President Trump will sign a memo sanctioning countries with high rates of visa overstays. The sanctions include travel restrictions for countries that exceed 10% visa overstay rates.
Last week, The Wall Street Journal reported that the WH was considering actions to stop the short-term visa overstays.
The effort would target nationals of countries with high overstay rates of such visas, which include the African nations of Nigeria, Chad, Eritrea, Liberia and Sierra Leone, according to Department of Homeland Security data. The U.S. as part of a new rule would tell the countries’ governments that if rates don’t reverse, then future visas could be shorter or harder to get, according to an administration official who described the move as putting those countries “on notice.” Ultimately, nationals from countries with high overstay rates could be barred entirely, though the official said no ban is now under consideration.
The Department of Homeland Security figures put the number of short-term overstays at 415,000 people in 2018. Over half of the immigrants in the U.S. illegally are from visa overstays.
“What we’re doing here is shutting a backdoor for illegal immigration,” a senior administration official told The Daily Caller. “This is part of the Trump Administration’s comprehensive approach to combating illegal immigration.”
“This issue is not only an issue of national security and public safety, but also one of economic security, as this form of illegal immigration imposes dramatic costs on American society because you have people promising to stay on a very short-term basis, but then never leaving and becoming dependent on our public welfare system paid for by U.S. taxpayers,” the administration official told the Caller.
Some of the other steps the administration is taking to curb illegal immigration.
The White House also is seeking to push through other rules that would tighten student and investor visas, and it is pursuing what some describe as its most ambitious goal on immigration: preventing immigrants from coming or becoming citizens if they are likely to use publicly funded benefits. The overstay proposals, for visas known as B1 or B2s, haven’t been previously reported.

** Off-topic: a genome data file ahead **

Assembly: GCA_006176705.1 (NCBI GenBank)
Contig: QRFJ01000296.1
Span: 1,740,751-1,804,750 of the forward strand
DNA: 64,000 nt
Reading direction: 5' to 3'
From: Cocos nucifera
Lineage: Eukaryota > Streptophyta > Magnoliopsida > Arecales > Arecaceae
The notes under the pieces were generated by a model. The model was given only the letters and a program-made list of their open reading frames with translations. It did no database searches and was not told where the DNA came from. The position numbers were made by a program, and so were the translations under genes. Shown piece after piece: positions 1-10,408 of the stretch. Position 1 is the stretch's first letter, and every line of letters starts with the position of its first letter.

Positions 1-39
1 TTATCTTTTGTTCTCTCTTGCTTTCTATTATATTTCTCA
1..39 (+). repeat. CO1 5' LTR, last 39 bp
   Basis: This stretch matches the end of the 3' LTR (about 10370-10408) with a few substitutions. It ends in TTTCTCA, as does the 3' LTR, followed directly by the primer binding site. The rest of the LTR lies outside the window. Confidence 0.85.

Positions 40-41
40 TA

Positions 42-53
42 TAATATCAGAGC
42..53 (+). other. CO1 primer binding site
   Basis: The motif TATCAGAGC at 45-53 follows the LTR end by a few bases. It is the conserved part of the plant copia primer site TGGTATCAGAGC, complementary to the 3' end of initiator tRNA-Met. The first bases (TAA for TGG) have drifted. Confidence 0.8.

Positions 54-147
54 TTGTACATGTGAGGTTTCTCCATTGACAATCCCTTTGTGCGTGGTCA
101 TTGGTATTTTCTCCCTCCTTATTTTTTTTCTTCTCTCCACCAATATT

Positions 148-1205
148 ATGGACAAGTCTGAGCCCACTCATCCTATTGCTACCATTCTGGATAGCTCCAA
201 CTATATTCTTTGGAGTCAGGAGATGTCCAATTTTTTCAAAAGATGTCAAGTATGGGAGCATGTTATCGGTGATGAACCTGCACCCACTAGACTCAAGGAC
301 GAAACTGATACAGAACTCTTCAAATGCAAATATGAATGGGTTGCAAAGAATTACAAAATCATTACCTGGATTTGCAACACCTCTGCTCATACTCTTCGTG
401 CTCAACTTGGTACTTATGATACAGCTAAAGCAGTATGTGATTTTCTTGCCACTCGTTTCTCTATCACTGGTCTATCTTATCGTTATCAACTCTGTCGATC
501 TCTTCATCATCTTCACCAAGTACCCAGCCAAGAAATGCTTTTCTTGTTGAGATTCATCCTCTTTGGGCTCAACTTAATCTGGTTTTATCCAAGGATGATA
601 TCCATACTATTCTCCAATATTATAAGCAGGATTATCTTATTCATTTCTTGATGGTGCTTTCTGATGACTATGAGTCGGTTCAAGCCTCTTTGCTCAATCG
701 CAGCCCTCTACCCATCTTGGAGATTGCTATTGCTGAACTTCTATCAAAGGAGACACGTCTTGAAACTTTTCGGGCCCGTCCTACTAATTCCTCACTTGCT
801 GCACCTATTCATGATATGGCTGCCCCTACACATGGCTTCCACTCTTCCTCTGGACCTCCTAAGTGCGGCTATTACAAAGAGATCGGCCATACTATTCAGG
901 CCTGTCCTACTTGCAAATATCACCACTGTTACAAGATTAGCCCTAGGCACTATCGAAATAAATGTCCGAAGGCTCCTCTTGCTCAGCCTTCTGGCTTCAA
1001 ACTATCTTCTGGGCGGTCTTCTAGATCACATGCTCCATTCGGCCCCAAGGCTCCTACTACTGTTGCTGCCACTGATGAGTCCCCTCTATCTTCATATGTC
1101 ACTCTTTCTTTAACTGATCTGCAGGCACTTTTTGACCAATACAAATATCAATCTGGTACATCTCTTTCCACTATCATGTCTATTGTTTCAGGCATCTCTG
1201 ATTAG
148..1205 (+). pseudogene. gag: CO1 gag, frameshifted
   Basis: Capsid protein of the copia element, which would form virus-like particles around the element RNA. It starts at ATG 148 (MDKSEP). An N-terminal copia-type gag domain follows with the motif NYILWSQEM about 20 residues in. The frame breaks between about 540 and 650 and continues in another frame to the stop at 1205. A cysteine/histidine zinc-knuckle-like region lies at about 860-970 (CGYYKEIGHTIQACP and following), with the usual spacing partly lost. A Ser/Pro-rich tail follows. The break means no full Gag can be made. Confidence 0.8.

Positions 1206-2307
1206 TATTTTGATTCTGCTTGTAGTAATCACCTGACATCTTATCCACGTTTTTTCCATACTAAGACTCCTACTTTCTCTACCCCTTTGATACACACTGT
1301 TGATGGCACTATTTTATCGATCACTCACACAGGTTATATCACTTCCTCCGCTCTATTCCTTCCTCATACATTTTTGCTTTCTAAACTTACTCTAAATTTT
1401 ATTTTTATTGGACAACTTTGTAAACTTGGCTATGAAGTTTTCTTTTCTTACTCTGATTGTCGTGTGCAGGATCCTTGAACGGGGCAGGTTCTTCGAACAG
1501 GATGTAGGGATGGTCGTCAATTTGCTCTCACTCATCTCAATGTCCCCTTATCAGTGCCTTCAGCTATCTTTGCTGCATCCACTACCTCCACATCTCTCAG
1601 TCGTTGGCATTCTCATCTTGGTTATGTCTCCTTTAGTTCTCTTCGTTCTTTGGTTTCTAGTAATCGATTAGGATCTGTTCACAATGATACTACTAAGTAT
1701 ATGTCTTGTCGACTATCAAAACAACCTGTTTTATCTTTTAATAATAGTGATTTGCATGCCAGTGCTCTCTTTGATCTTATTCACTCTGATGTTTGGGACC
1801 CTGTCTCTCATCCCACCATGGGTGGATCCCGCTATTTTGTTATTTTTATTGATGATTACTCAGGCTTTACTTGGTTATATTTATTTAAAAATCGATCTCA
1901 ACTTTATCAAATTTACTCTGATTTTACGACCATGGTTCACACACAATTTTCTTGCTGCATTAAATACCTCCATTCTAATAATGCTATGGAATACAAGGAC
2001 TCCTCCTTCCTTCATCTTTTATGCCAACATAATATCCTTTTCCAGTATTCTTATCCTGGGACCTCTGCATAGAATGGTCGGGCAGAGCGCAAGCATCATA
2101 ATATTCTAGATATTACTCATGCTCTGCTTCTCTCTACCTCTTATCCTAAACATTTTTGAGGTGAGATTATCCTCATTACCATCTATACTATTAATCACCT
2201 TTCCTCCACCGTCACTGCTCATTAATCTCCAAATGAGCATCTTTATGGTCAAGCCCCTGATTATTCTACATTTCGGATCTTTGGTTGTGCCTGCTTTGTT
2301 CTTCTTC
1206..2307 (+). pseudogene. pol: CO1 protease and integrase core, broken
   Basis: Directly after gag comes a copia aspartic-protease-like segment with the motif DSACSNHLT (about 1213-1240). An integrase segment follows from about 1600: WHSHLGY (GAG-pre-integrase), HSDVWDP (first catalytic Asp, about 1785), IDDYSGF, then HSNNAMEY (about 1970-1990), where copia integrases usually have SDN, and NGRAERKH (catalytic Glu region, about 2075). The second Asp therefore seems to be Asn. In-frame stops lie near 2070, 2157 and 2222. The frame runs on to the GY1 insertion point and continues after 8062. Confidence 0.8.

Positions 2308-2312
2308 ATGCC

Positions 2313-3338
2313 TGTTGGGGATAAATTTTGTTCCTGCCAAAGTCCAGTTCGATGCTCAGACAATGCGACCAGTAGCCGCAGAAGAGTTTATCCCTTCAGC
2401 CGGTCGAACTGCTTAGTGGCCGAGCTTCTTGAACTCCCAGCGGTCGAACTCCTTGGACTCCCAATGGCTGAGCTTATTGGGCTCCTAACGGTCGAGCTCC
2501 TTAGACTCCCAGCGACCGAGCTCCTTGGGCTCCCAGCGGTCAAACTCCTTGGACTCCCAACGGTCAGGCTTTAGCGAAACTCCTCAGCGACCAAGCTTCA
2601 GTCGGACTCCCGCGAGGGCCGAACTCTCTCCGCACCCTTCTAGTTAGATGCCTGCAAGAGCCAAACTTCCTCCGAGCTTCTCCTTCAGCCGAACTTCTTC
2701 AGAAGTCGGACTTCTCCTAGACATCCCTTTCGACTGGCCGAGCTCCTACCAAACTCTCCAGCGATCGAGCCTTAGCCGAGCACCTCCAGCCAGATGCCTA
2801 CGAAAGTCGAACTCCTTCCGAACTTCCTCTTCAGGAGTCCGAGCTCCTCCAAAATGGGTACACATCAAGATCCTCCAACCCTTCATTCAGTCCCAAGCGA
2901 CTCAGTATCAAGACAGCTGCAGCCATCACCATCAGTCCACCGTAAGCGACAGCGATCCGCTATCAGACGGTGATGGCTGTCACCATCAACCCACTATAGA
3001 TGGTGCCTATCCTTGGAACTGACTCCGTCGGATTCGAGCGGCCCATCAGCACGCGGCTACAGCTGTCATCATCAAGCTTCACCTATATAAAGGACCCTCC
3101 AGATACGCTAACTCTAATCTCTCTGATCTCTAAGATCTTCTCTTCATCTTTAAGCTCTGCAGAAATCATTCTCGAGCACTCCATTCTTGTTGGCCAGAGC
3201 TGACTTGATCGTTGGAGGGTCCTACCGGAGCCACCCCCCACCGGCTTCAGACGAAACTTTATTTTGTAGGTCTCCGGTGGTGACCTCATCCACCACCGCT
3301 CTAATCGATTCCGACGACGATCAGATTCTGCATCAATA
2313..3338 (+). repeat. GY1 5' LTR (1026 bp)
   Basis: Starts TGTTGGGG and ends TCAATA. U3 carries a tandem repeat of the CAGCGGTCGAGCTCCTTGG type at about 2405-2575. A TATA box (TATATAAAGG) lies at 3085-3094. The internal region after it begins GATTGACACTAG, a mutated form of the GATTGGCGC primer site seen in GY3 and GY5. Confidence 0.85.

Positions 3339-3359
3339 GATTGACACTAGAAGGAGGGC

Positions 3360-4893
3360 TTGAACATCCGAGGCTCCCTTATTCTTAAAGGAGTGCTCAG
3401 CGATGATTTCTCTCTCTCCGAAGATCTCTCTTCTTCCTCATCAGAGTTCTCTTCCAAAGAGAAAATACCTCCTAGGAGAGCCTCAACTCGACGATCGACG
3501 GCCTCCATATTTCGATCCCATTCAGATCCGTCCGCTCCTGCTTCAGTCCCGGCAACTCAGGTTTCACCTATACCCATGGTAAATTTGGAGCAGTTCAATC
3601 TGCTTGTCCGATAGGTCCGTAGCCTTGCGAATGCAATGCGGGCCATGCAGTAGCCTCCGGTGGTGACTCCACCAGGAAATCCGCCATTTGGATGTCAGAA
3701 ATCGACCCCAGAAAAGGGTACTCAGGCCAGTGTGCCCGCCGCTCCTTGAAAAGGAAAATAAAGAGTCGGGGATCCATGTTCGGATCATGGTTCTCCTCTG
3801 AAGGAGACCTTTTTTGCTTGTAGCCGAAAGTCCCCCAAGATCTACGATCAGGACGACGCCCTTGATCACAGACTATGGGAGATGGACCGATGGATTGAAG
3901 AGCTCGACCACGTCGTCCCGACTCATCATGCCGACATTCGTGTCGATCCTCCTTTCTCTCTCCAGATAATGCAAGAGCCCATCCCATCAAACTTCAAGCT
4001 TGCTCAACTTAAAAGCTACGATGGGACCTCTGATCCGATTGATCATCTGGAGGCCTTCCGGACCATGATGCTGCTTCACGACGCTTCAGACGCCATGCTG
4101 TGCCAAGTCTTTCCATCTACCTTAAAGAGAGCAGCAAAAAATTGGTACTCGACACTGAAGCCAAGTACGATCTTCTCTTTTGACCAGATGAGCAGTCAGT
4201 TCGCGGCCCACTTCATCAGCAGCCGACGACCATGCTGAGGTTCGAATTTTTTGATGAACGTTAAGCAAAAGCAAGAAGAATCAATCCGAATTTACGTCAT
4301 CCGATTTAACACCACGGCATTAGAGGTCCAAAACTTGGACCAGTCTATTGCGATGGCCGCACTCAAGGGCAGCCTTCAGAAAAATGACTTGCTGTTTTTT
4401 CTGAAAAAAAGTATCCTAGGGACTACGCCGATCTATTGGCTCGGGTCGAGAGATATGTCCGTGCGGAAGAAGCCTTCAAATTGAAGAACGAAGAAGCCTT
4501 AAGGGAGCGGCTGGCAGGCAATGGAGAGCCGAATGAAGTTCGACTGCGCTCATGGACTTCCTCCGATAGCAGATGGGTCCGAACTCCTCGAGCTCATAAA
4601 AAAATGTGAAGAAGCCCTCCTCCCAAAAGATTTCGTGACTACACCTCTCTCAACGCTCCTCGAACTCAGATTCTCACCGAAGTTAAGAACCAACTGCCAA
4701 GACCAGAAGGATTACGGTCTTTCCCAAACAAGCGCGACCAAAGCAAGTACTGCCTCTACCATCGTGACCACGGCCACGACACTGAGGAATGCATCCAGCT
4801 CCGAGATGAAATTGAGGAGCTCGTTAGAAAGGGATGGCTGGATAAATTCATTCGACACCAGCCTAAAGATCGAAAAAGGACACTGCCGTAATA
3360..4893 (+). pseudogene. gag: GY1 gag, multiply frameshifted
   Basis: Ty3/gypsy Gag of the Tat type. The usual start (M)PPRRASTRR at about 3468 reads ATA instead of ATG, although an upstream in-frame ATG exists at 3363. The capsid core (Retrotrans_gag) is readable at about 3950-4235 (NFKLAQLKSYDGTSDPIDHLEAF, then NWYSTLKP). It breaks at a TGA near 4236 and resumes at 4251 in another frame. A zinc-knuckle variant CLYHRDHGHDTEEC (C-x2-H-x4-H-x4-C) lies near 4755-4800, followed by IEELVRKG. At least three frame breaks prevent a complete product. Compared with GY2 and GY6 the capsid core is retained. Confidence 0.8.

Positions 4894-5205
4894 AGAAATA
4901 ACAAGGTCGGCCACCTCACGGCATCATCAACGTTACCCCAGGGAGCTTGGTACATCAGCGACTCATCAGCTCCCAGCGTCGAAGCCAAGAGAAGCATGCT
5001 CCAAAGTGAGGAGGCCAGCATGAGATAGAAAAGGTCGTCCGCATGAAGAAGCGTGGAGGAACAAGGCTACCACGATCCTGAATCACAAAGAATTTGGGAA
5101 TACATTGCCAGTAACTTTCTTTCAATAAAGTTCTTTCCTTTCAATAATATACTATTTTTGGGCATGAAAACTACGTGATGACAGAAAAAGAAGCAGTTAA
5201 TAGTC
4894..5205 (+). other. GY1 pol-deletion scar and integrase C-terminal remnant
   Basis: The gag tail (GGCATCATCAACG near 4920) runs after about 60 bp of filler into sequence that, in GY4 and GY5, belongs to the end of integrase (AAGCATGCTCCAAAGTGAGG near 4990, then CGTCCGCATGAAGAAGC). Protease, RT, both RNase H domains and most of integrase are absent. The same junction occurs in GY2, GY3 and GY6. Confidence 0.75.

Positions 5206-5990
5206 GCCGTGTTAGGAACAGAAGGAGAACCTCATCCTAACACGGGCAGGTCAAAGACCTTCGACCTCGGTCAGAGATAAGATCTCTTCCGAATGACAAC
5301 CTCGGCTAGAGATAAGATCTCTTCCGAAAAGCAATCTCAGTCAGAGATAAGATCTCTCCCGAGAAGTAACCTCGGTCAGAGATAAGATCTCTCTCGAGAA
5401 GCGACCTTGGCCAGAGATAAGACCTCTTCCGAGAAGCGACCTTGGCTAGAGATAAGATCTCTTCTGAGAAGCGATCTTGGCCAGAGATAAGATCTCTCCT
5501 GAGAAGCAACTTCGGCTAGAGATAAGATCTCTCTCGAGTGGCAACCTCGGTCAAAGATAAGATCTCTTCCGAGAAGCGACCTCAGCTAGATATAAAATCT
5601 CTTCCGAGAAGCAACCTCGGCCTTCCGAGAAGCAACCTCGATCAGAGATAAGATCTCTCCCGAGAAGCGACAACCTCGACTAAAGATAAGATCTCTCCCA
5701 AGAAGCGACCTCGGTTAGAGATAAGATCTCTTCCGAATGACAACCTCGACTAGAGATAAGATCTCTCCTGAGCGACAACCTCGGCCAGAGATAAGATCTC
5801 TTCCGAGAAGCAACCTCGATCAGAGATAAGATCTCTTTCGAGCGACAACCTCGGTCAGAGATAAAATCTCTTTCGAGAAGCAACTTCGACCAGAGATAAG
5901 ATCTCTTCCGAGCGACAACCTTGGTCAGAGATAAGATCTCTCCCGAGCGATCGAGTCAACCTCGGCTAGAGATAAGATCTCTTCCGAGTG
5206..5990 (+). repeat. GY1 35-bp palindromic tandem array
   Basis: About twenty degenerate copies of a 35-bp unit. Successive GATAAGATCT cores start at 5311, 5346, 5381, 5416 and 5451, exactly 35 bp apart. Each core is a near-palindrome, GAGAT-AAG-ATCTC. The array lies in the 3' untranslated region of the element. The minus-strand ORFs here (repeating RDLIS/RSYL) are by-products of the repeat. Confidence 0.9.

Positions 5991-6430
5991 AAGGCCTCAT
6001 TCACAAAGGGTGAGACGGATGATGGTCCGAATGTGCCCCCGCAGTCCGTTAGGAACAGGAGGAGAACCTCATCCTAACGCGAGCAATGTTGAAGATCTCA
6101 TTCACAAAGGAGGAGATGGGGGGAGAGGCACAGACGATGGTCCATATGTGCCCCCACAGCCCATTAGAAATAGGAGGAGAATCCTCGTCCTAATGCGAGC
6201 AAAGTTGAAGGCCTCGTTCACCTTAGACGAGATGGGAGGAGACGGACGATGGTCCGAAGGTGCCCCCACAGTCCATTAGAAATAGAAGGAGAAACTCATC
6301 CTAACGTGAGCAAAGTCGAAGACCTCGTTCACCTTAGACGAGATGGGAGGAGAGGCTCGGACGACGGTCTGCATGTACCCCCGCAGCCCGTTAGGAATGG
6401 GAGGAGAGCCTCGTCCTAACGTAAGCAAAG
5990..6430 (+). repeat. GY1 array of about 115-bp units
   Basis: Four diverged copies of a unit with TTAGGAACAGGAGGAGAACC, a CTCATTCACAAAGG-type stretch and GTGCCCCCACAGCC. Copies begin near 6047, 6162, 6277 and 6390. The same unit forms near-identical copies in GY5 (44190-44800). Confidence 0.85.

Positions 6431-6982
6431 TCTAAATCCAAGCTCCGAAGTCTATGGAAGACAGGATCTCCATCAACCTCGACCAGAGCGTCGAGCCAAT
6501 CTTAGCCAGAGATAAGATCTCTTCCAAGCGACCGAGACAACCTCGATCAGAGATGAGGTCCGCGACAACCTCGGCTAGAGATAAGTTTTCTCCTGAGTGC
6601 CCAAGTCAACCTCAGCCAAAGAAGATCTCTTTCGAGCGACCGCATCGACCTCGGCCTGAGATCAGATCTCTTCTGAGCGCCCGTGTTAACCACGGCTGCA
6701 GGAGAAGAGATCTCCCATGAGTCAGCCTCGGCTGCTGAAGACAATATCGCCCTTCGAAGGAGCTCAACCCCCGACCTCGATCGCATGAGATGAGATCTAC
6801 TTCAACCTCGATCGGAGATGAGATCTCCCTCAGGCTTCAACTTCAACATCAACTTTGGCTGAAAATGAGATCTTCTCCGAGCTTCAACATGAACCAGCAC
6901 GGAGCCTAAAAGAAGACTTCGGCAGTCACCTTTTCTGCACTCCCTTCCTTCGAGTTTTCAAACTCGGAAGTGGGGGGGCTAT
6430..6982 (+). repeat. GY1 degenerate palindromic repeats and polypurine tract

Other rules the administration is considering include toughening requirements for investments that qualify a foreign investor for a visa, particularly in rural areas. It is expected to publish a rule pulling work authorization for the spouses of some high skilled H-1B visa holders. And the administration is considering setting a maximum length of authorized stay for student visas.
Critics of Trump’s policy say that Trump is taking executive action because he can’t work through the legislative process, which is precisely what Obama did with the DACA policy and the same people did not have an objection to Obama’s “work around.”
“It would serve to dramatically constrain the amount of people who are able to come to the United States on any number of visas,” said Doug Rand, a former Obama official and co-founder of a tech firm that helps families navigating the immigration process.
“The implementation will likely cause sharp demographic changes in U.S. immigrants, including shifting legal immigration away from Latin America and towards Europe,” said Sarah Pierce of the Migration Policy Institute think tank.
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